I have a couple of gentle suggestions to restaurant waiters and their supervisors. To the waiter: it does not impress me when you try to memorize my order, thus not writing down what I am requesting for lunch or dinner. It actually irritates me when you attempt to memorize my order and then get it wrong. The irritation is magnified as the number of people at the table increases, and the potential number of mistakes goes up as well. I am perfectly happy for you to carefully write down my order, and even read it back to me to confirm. However, if you are memorizing my order because your supervisor demands that kind of service, then you are clearly not to blame. So, to the supervisors: encourage your waiters to write down their orders for the sake of getting it right the first time, which leads to better customer satisfaction, less incorrect orders going back to the kitchen, and more revenue for the restaurant.
Here is the second suggestion. Please learn these two important phrases, which can never be overused and are appropriate in a multitude of situations during the course of a dining experience: “thank you” and “you’re welcome.” I don’t expect you, as a server/waiter, to become ingratiating, and I’m not overly impressed with the exaggerated Chik-Fil-A-style response of “my pleasure” either. However, when I hand you the menu back after placing my order, or if I hand the bread basket to you when it is empty, a simple “thank you” from you would be nice. Likewise, I should say the same to you when you deliver items to the table and when you refill my glass. It’s common courtesy. Obviously, you should thank everyone at the table at the end of the meal, especially when payment is being made and received.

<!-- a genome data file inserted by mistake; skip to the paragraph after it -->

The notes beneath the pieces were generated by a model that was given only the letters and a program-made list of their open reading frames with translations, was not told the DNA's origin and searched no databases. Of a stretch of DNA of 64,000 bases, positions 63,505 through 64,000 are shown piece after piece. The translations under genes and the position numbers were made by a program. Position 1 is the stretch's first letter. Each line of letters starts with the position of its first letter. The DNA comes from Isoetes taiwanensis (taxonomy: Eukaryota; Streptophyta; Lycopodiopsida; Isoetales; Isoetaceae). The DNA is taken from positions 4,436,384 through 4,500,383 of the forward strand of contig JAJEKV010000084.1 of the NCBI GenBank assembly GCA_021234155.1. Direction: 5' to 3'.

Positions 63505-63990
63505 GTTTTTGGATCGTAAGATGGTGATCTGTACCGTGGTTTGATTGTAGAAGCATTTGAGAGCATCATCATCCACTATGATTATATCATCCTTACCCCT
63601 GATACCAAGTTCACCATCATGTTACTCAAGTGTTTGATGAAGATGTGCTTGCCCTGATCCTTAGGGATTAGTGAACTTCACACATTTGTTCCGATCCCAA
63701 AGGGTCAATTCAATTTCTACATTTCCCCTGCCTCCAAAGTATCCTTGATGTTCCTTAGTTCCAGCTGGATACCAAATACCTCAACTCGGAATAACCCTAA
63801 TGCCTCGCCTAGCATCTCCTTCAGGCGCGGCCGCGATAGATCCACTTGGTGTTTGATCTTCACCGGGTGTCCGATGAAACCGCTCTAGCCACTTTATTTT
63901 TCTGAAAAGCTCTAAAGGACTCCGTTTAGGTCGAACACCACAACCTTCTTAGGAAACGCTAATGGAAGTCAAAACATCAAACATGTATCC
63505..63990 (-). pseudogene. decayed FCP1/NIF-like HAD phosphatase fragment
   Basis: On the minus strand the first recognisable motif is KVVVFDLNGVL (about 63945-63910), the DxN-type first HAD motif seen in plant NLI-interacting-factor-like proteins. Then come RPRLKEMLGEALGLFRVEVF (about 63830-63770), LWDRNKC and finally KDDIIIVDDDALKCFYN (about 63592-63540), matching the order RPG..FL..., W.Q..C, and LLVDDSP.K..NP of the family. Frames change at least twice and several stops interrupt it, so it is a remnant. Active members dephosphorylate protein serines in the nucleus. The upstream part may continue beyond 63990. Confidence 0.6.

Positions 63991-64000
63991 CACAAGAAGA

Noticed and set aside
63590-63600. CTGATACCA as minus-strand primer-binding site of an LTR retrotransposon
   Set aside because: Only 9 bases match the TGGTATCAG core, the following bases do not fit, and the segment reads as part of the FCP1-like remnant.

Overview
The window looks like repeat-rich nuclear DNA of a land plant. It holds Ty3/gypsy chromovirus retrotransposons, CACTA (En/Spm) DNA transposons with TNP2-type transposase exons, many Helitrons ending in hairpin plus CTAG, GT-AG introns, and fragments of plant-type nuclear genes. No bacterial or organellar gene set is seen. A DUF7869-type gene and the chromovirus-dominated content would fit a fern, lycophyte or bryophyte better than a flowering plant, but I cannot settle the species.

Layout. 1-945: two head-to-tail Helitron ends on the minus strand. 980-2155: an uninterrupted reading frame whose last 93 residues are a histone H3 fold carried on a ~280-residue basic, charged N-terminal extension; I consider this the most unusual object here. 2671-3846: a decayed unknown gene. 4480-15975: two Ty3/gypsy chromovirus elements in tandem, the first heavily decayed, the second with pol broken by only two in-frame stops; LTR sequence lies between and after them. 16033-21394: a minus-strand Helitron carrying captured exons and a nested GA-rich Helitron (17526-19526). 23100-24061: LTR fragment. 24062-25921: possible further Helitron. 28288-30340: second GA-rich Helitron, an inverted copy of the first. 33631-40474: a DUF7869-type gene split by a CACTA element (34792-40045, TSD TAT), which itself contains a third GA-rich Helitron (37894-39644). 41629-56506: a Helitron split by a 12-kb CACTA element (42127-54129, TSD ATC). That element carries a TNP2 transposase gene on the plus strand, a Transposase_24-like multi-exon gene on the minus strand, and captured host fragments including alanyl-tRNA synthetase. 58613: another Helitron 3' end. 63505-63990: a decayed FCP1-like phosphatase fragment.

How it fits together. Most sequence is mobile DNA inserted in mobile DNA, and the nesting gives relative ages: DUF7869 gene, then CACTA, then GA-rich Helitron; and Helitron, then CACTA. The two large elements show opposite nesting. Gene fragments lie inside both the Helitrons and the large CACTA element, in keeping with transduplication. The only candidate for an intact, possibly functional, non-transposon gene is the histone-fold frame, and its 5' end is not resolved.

Lastly, and this is most important, do not substitute “you’re welcome” with the phrase “no problem.” The latter implies that you have gone out of your way to do a favor for the diner by providing service, which is not the case. The phrase implies that your action, under normal circumstances, would have caused undue stress or required a sacrifice, but you were willing to do so out of your generosity and graciousness without expecting any compensation. That is not the arrangement you have with the diner at the table. Unfortunately, I am hearing this phrase more and more often in restaurants, even very fine ones. So, if you have a polite diner who is courteous enough to say “thank you” for your good service, please respond with “you’re welcome.” Supervisors should make this simple dialogue central to training their wait staff.
Waiting tables may not seem like a career that one might typically aspire to seek, but it is certainly respectable. In fact, I have had the pleasure of dining at some very fine restaurants where I was convinced the server was far better educated than I and had much better cultural awareness than I could hope to achieve. On these occasions, dinner was far more than just a meal — it was a rich experience. I have memories of such a dinner at a restaurant in Carmel by the Sea in California at a place called Casinova. Our waiter was a well-spoken gentleman, probably of Mediterranean heritage, in his mid to late fifties. He never smothered us, gave us just the right amount of information, and made us feel like we were his only customers, which was certainly not the case. He was as polished as any professional you would meet from a wide spectrum of fields. He took his job seriously, and he was good at it. He made the evening for my wife and me one to remember and cherish for the rest of our lives. And, he never once uttered the phrase “no problem.”